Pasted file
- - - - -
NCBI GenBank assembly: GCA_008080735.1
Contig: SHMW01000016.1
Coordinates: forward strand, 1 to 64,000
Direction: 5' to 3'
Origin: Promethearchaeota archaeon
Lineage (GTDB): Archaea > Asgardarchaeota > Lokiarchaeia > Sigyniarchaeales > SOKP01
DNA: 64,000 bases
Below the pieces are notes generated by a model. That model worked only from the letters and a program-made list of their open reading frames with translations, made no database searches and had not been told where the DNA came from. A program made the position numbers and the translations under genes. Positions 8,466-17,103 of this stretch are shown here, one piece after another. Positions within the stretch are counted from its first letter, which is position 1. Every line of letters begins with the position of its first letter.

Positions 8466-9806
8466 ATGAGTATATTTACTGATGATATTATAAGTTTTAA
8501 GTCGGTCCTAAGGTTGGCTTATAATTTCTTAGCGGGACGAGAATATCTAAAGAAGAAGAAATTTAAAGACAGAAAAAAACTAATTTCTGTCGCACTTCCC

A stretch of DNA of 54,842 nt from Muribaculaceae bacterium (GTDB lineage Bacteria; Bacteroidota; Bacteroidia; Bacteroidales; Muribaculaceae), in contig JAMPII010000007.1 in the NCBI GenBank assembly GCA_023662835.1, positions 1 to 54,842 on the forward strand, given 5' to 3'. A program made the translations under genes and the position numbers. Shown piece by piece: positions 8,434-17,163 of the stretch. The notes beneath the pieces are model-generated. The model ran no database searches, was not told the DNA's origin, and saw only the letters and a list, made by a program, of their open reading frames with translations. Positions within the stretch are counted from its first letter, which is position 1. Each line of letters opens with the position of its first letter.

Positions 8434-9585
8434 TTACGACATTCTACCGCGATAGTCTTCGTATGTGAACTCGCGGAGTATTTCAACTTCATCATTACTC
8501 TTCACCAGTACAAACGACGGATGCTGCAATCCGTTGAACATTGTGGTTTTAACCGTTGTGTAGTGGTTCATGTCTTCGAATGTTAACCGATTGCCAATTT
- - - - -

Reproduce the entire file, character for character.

NCBI GenBank assembly: GCA_008080735.1
Contig: SHMW01000016.1
Coordinates: forward strand, 1 to 64,000
Direction: 5' to 3'
Origin: Promethearchaeota archaeon
Lineage (GTDB): Archaea > Asgardarchaeota > Lokiarchaeia > Sigyniarchaeales > SOKP01
DNA: 64,000 bases
Below the pieces are notes generated by a model. That model worked only from the letters and a program-made list of their open reading frames with translations, made no database searches and had not been told where the DNA came from. A program made the position numbers and the translations under genes. Positions 8,466-17,103 of this stretch are shown here, one piece after another. Positions within the stretch are counted from its first letter, which is position 1. Every line of letters begins with the position of its first letter.

Positions 8466-9806
8466 ATGAGTATATTTACTGATGATATTATAAGTTTTAA
8501 GTCGGTCCTAAGGTTGGCTTATAATTTCTTAGCGGGACGAGAATATCTAAAGAAGAAGAAATTTAAAGACAGAAAAAAACTAATTTCTGTCGCACTTCCC

A stretch of DNA of 54,842 nt from Muribaculaceae bacterium (GTDB lineage Bacteria; Bacteroidota; Bacteroidia; Bacteroidales; Muribaculaceae), in contig JAMPII010000007.1 in the NCBI GenBank assembly GCA_023662835.1, positions 1 to 54,842 on the forward strand, given 5' to 3'. A program made the translations under genes and the position numbers. Shown piece by piece: positions 8,434-17,163 of the stretch. The notes beneath the pieces are model-generated. The model ran no database searches, was not told the DNA's origin, and saw only the letters and a list, made by a program, of their open reading frames with translations. Positions within the stretch are counted from its first letter, which is position 1. Each line of letters opens with the position of its first letter.

Positions 8434-9585
8434 TTACGACATTCTACCGCGATAGTCTTCGTATGTGAACTCGCGGAGTATTTCAACTTCATCATTACTC
8501 TTCACCAGTACAAACGACGGATGCTGCAATCCGTTGAACATTGTGGTTTTAACCGTTGTGTAGTGGTTCATGTCTTCGAATGTTAACCGATTGCCAATTT